A credit history is a document that describes the payment discipline of a person or an organisation.
Credit histories are generated by specialised organisations — credit history bureaus (CHBs) — based on the information about borrowers they receive from banks. Bureaus can also receive information from organisations in favour of which court decisions have been made on the collection of debts on housing and public utilities services, communication services, or from bailiffs, for example, on outstanding maintenance obligations.
Starting from 1 October 2019, the debt to income (DTI) ratio for individuals is calculated based on credit histories. If this indicator is too high for an individual, that is, his/her payments on loans by far exceed his/her income, banks may refuse to issue new loans. To do this, borrowers’ aggregate debt obligations, that is, the numerator in the DTI calculation formula, are calculated on the basis of information from their credit histories.
A credit history covers 10 years, and this period is counted from the moment of any recent changes in the credit history (for example, changes in passport data, etc.).
The credit histories of both legal and natural persons comprise information on their loans with amounts and terms of their repayment, information on current and overdue outstanding amounts, in a word — on payment discipline, and bankruptcy procedures. This information is transmitted only with the consent of the subject of the credit history.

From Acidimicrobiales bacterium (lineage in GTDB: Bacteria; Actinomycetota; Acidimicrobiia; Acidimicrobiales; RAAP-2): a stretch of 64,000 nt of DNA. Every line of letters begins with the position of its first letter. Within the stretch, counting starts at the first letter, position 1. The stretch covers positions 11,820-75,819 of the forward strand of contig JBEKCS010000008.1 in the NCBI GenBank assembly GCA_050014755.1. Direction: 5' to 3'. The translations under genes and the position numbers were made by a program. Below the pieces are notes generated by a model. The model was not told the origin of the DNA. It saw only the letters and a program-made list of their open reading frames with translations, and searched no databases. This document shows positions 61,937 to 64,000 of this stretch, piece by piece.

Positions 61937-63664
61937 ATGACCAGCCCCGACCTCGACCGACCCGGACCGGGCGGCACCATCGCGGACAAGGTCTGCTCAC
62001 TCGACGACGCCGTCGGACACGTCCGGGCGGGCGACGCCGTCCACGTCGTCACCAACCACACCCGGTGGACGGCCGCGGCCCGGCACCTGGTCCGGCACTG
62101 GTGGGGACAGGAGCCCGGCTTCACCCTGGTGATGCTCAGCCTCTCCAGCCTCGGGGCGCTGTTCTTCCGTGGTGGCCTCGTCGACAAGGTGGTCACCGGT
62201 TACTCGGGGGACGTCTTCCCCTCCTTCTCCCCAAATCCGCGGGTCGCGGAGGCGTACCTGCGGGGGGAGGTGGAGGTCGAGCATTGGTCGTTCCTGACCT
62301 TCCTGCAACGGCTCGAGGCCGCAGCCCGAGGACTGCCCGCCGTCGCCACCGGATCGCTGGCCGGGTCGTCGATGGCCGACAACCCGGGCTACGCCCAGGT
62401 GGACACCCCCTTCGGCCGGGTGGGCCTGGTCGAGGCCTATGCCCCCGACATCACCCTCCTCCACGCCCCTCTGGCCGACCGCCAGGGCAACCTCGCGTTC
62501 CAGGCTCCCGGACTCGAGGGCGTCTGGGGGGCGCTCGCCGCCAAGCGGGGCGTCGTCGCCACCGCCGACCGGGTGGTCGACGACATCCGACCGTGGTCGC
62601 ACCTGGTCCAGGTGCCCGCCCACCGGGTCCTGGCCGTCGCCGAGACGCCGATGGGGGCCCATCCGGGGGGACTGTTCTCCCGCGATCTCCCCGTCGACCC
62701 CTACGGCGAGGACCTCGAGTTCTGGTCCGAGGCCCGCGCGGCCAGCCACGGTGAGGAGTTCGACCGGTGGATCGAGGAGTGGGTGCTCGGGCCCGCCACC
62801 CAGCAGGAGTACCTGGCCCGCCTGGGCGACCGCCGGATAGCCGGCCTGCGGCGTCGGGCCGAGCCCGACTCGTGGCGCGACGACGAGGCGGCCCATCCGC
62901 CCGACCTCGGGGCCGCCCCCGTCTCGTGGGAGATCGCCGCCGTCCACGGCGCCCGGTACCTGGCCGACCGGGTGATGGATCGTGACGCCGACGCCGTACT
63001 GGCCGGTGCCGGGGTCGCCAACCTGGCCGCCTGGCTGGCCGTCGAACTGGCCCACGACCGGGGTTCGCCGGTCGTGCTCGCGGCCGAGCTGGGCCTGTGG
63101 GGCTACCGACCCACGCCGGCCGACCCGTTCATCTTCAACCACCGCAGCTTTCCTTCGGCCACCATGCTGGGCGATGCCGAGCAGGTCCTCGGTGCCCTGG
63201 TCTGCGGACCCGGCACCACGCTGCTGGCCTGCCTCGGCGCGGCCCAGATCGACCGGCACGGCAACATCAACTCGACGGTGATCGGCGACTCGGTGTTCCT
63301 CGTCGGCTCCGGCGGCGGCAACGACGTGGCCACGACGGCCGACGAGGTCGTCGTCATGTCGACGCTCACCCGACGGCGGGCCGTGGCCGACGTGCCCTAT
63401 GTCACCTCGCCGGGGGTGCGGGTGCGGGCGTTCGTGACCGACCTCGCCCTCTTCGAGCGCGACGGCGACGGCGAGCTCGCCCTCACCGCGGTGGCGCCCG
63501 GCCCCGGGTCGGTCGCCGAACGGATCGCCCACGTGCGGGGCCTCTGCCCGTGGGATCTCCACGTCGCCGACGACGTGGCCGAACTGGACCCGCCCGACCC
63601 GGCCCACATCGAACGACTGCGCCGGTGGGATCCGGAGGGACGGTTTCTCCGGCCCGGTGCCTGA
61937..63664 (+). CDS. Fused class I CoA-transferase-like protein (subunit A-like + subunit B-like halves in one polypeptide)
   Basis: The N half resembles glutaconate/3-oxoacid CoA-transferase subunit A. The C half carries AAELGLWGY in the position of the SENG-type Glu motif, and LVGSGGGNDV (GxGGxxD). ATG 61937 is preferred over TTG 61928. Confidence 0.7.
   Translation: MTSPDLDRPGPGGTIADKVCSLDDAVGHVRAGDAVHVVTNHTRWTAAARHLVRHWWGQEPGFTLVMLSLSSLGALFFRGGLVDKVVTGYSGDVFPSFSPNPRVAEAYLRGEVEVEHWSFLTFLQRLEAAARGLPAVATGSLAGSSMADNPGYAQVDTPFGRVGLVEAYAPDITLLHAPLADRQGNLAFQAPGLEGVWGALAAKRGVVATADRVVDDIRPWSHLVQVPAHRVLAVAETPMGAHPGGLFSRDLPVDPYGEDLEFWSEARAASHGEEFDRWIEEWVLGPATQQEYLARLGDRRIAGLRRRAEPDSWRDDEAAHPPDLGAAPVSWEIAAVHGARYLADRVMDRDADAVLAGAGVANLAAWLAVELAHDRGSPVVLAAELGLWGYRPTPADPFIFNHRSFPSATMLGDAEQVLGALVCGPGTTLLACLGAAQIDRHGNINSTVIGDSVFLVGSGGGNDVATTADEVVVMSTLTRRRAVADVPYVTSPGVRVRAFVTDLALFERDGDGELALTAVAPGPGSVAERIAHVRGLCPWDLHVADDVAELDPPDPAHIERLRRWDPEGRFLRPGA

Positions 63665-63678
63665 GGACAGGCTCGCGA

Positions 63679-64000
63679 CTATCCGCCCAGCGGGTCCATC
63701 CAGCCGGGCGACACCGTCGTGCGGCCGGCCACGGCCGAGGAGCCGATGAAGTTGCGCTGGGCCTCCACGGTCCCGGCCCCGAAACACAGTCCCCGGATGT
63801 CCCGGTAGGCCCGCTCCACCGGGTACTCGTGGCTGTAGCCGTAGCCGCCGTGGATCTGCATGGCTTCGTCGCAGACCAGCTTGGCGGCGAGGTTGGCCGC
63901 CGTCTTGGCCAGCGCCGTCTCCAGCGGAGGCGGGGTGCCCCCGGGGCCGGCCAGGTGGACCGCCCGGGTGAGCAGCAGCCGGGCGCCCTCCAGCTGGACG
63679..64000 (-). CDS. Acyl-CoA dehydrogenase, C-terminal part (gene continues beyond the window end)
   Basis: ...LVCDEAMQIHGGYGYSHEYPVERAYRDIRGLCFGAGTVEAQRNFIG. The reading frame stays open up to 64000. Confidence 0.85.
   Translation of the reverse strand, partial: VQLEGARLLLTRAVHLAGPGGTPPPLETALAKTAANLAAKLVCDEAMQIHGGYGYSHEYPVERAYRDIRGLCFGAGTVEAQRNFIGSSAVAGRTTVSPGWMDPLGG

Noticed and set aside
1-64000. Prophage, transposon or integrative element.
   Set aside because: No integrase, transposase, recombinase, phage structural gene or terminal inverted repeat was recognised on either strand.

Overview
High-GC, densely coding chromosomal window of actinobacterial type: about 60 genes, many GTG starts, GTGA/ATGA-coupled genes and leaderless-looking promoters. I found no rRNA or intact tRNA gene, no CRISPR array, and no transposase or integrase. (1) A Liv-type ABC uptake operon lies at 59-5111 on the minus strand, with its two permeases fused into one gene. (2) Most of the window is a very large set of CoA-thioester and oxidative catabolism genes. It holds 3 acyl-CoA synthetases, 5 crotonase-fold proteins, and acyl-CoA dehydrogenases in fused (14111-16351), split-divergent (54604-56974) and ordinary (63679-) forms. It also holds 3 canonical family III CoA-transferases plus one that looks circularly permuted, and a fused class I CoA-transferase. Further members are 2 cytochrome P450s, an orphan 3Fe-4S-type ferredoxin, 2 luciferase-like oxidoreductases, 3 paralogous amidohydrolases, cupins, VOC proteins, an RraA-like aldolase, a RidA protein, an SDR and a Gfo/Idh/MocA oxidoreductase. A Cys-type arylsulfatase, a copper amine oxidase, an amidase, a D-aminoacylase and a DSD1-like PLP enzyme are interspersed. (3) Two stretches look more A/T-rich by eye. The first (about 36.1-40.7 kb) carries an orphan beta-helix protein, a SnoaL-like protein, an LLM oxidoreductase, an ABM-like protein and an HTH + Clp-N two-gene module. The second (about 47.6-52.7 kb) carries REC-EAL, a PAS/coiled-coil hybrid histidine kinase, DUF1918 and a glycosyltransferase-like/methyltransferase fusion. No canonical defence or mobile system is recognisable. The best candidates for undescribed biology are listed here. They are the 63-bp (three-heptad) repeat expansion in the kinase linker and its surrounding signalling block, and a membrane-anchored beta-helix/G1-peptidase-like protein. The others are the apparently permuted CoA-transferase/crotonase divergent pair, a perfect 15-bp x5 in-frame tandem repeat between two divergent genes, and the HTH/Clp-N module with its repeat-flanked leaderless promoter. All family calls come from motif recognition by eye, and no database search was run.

The credit histories of individuals (including individual entrepreneurs) also have an informational part that banks or MFOs can obtain without the consent of the individual applying for a loan. The informational part contains data on loans issued or refusals to provide them, on surety agreements, and the details of overdue loans (default on two or more consecutive payments within 120 days).
As a rule, credit histories are stored in several bureaus. Therefore, banks and MFOs decide at their own discretion to which bureaus (one or more) they send information about their borrowers.
In order to obtain one’s credit history, one first needs to know in which CHB it is stored. For this, one must send an enquiry to the Central Catalogue of Credit Histories (CCCH) of the Bank of Russia. This may be done remotely via the State Services Portal. This service is called ‘Information on the CHB which Stores the Credit History of the Credit History Subject’ and is available in the ‘Taxes and Finance’ section.
Knowing in which CHB the credit history is kept, the borrower can request it at any time. This can be done for free twice per year. Users of the State Services Portal with confirmed accounts can do this online, through the bureau’s websites.
One can also obtain information from the CCCH from any bank, microfinance organisation and any credit history bureau.